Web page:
Turning to the other candidates does not offer much relief. I think it’s unfair to link Carl Andrews to the criminal convictions against his friend Clarence Norman, since the charges Clarence has been convicted of thus far are pretty personal, and are no reflection on Carl, even by association. However, whether criminal, or just unseemly, the activities of Clarence Norman as Democratic Leader are to be fairly imputed to Carl, who basically functioned as one of the organization's underbosses, and received more than his share of tribute from the Surrogate and Supreme Courts, to the point where some regulars, who had no problem with the concept of victors indulging in spoils, found unseemly the Norman clique’s seeming inability to let anyone else wet their beak. Perhaps Carl can articulate a case that his activities on behalf of the organization inured to the public good, but, for good or for evil, it is fair to hold him accountable for the actions of the County organization under the Norman regime.

The others are little, if at all, better; Yvette Clarke has yet to prove herself anything but an empty pants-suit of suspect lineage, and her legislative record is largely written in invisible ink (as Yassky is to gun control, she is to rest room parity).  As to Nick Perry, the only places where he’s shown evidence of a clear vision are on social issues, where he’s promised to put his conservative heart and mind into receivership (which a friendly judge would probably award to Carl Andrews).

So, once again we are back to the earnest Nerd twins, Yassky and Owens. Both are capable of acts of nobility. Yassky bravely and properly stood up to Giff Miller on solid waste, and paid a high price for it. And, while the merits of the issue are a little more ambiguous, Yassky’s votes to back the Mayor on education issues, in the face of Randy Weingarten’s opposition, show bravery and fortitude. On issues he cares about, Yassky has the courage of his convictions, and his convictions stem from rational analysis and worthy values. Owens has also displayed some courage; once declining nomination on a school board petition, substituting a candidate he found worthy who hadn’t made the ballot and successfully running as a write-in. A visit to Owens’ website makes clear he has a specific and sincere vision of what he would like to accomplish in Washington.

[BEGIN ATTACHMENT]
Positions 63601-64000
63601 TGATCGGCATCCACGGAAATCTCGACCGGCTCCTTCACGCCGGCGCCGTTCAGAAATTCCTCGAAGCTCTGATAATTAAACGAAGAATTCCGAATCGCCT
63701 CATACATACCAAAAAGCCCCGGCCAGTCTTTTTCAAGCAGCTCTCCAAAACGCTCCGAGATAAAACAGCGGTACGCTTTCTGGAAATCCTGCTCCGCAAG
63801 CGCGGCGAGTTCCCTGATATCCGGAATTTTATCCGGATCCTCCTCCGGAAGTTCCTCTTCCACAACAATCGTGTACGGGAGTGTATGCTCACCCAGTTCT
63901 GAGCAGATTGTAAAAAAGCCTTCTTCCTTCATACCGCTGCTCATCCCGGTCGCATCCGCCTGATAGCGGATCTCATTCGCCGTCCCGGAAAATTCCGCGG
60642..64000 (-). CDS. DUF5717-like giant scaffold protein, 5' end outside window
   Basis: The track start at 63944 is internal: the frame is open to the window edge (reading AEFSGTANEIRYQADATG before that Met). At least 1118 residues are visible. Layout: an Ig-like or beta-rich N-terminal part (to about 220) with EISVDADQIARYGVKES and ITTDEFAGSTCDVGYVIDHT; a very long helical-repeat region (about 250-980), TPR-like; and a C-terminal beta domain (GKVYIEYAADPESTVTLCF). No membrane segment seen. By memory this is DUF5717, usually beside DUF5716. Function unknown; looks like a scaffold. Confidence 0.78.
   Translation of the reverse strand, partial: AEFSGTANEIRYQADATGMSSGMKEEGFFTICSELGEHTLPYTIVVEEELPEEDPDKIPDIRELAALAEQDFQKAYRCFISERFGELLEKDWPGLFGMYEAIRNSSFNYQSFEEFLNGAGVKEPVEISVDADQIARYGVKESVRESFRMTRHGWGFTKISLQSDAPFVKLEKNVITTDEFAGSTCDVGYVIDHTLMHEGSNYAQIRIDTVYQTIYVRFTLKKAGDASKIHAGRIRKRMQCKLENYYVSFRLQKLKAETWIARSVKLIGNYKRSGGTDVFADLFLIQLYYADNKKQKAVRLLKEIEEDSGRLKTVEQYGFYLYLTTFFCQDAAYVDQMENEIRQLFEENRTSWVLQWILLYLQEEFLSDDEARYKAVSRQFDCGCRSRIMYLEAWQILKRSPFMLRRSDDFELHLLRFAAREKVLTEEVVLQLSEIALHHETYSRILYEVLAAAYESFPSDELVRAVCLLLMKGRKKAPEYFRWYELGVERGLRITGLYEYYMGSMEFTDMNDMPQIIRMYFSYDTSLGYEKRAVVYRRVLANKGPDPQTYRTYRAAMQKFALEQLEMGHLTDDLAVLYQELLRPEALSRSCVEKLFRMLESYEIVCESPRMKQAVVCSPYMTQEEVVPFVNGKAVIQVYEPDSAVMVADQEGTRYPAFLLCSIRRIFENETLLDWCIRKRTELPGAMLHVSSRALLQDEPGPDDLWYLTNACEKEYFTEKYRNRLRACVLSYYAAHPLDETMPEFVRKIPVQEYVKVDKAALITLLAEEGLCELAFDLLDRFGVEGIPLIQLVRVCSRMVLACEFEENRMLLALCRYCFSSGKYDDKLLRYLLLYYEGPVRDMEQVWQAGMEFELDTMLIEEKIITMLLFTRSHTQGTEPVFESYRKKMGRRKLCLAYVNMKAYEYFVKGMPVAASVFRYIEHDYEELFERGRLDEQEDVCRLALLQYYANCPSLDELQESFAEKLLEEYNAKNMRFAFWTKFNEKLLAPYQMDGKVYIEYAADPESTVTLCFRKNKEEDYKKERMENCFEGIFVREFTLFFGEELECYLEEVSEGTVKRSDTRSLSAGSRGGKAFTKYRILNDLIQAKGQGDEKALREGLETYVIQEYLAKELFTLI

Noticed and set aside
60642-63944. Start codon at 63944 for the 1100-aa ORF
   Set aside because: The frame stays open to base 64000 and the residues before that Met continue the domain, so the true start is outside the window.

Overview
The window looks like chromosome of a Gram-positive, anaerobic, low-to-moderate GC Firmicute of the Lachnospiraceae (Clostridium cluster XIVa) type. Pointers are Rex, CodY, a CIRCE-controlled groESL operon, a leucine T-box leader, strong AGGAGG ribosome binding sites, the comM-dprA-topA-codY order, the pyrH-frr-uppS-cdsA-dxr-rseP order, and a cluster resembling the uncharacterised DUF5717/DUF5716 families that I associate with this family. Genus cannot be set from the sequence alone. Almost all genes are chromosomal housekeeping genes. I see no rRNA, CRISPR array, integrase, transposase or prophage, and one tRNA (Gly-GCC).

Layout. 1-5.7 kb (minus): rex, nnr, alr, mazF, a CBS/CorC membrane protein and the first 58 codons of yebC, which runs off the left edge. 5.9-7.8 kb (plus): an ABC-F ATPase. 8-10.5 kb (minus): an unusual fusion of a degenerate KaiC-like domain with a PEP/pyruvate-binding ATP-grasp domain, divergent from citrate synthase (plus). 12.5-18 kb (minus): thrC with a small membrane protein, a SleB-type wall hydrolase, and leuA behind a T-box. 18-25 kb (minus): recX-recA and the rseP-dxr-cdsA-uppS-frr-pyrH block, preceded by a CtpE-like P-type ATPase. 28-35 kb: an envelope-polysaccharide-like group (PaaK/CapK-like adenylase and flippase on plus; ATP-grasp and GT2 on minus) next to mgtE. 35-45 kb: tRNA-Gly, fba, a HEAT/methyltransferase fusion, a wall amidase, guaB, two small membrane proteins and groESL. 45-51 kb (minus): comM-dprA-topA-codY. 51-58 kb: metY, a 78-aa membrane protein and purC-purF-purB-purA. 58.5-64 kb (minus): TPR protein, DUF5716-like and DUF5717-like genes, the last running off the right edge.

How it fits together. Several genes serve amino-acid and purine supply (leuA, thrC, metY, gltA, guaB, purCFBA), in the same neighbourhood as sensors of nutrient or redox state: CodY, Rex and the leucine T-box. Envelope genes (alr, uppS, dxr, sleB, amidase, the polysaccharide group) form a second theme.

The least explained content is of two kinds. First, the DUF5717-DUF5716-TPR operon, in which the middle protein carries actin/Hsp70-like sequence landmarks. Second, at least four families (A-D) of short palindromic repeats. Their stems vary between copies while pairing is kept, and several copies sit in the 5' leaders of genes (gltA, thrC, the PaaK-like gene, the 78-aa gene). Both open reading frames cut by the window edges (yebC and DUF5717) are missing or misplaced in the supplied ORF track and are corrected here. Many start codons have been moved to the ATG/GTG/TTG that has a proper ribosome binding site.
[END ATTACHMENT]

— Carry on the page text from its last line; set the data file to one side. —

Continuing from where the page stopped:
Unfortunately, Owens’ vision is often unrealistic, and occasionally troubling. I see nothing that contradicts my suspicion that, as a Quaker, Owens may have a sincere aversion to ever using military force, under any circumstances, even to stop genocide. Chris, if this is not true, please correct me! Because, in the end, I’m inclined to regard genocide as the ultimate character issue. And please, don’t quote me Gandhi or A.J Muste; Slobodon Milosevic didn’t find non-violent civil disobedience a compelling persuader, and neither do the folks responsible for the deaths in Darfur. In the end, I want a member of Congress who’s wrestled with, and lost sleep over, the question of under which circumstances the deployment of American forces in battle is justified. “Just say no” is not an adequate answer, but it appears to be the only answer Chris Owens is capable of giving.